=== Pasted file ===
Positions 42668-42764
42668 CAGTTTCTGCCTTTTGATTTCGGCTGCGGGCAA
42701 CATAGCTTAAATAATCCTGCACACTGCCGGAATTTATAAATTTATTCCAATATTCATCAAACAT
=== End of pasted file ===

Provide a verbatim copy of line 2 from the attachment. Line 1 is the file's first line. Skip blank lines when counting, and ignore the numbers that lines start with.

42668 CAGTTTCTGCCTTTTGATTTCGGCTGCGGGCAA